Press Release Tip 23
Write a “Top 10” list
One way to almost guarantee that you’ll get publicity for your product, service, cause or issue is to create a “Top 10” list that doubles as a press release.
It can be the “Top 10 Best” or the “Top 10 Worst” or “The Top 10 Most Romantic…” or anything else you can dream up. It doesn’t even have to be 10. The numeral can vary.
Social media is the perfect home for these lists. Traditional media love them too. Almost anybody can create one. The Top 10 list discussed here is in the form of a press release. You can also write much shorter “Top 10” lists with little more than a headline, the numbered list, and a link for more information. See my “Special Report 30: Briefs, Fillers and Quizzes: The Shortest, Easiest Articles You’ll Ever Write.”
The list: The Top 10 Retirement Cities
Publicist Barbara Kimmel of Next Decade, a publishing company, wrote the press release below about her client, Dr. Warren Bland, a geographer at Cal State and author of the book “Retire in Style, 60 Outstanding Places Across the USA and Canada.” It was distributed by Paul J. Krupin’s press release distribution service.
Within the first 90 days of this release, the author appeared on about 30 radio shows and in almost 50 newspapers, including the Los Angeles Times, Chicago Tribune (twice), New York Daily News and the Dallas Morning News. He also appeared on Bloomberg, CBS Marketwatch, Fox News, MSNBC and CNN American Morning. He was also written up on several websites including mortgage101.com, Yahoo real estate news, Remax.com, CNN.com and Bankrate.com.
***IMPORTANT: Barbara wrote 10 different versions of this press release—each highlighting one of the Top 10 cities—so the name of the city was in the headline and the lead paragraph. That’s called customizing your press release, and the time it takes is well worth it because journalists read the press release written for their city and think, “Aha! This is about our city, and it’s perfect for our audience.”
Here’s the release:
New Survey Results Show the Top 10 Cities to Retire
CHESTER, NEW JERSEY (Feb. 1, 2005) — Warren Bland, PhD., an award-winning geographer at Cal State, has just released his new “Top Ten” U.S. picks.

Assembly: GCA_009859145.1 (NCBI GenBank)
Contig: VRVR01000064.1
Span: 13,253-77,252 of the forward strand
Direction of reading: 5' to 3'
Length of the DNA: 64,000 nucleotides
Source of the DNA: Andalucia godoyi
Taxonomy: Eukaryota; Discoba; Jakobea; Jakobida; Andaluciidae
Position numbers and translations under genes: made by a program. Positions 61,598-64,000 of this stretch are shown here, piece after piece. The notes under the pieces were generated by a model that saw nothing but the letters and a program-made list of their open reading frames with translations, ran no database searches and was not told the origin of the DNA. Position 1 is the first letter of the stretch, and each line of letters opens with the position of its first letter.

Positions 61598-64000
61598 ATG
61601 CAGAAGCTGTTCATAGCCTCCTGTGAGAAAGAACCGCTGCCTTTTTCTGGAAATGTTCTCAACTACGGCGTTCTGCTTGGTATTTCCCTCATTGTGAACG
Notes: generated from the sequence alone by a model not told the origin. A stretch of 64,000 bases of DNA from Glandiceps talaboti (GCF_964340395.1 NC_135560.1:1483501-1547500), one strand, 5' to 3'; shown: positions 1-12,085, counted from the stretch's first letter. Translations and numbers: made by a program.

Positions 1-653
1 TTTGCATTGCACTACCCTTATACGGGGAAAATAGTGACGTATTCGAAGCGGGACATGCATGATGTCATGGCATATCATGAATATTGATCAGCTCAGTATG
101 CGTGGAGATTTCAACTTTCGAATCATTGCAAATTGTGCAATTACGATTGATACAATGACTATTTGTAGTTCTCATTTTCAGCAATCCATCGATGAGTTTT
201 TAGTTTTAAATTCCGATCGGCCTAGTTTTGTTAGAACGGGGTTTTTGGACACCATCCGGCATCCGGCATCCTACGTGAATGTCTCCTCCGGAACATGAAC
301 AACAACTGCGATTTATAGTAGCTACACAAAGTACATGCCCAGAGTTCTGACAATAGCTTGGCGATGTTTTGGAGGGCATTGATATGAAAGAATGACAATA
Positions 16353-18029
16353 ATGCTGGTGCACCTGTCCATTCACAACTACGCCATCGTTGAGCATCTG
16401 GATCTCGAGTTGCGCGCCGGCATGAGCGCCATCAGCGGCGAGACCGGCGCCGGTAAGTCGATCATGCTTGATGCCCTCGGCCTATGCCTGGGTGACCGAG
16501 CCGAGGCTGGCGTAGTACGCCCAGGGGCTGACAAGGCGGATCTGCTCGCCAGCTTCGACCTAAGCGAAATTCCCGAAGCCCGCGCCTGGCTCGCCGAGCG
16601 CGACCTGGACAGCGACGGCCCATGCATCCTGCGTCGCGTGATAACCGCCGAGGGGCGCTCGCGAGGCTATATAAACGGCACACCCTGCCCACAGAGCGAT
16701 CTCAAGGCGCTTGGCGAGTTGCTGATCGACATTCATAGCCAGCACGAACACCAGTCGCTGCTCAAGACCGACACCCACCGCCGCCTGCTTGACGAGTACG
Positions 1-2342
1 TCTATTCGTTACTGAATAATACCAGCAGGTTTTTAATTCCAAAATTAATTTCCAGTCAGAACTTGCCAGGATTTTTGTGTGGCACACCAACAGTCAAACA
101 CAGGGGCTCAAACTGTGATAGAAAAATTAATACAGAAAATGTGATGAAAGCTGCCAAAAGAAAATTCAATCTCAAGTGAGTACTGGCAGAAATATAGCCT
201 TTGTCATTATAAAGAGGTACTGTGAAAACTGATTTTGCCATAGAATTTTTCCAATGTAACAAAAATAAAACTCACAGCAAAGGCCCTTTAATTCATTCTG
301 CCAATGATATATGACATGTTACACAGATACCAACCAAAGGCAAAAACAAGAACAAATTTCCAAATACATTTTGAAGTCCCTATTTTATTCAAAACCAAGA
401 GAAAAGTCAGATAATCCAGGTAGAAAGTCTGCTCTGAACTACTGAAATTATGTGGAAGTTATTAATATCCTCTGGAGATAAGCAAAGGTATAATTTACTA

Topping this year’s list are Boulder, Colorado; Portland, Oregon; San Antonio, Texas; Asheville, North Carolina; Austin, Texas; Boca Raton, Florida; Chapel Hill, North Carolina; Colorado Springs, Colorado; Madison, Wisconsin and Pittsburgh, Pennsylvania.
Surprised about Pittsburgh? Don’t be. According to Bland, “The Pittsburgh renaissance is a reality–the city has evolved from Steel City to a corporate headquarters and service economy, and its air is now cleaner than that of most large American cities. It offers residents excellent transportation, retail services, health care and a mix of cultural and recreational activities unmatched by cities of its size. And the best part… you can enjoy Pittsburgh’s many amenities at affordable prices.”
Dr. Bland has carefully selected 12 criteria most important to retirees in his new book “Retire in Style, 60 Outstanding Places across the USA and Canada.” They are landscape, climate, quality of life, cost of living, transportation, retail services, health care, community services, cultural activities, recreational activities, work/volunteer activities, and crime. Each place discussion includes 5-6 pages of text, plus a beautifully crafted illustration page featuring a climatic table, a 12-variable rating table, and a map of the city and its surroundings.
Bland is a well-known expert in his field. He has been quoted in the New York Times, the Los Angeles Times, Consumer’s Digest and U.S. News & World Report, to name just a few. His book, which is published by Next Decade, Inc., and retails for $22.95, is available through all major wholesalers, at leading bookstores and on the Web at a variety of electronic bookseller sites, or direct from Next Decade at (800) 595-5440.
Press Contacts: Next Decade Inc., Barbara Kimmel
Opportunity #23 to write a press release: Fund-raising report
Remember Opportunity #22 which was a fund-raising kick-off? Keep the momentum going by writing press releases throughout the campaign to let people know how much has been raised so far.
Next: Give free advice.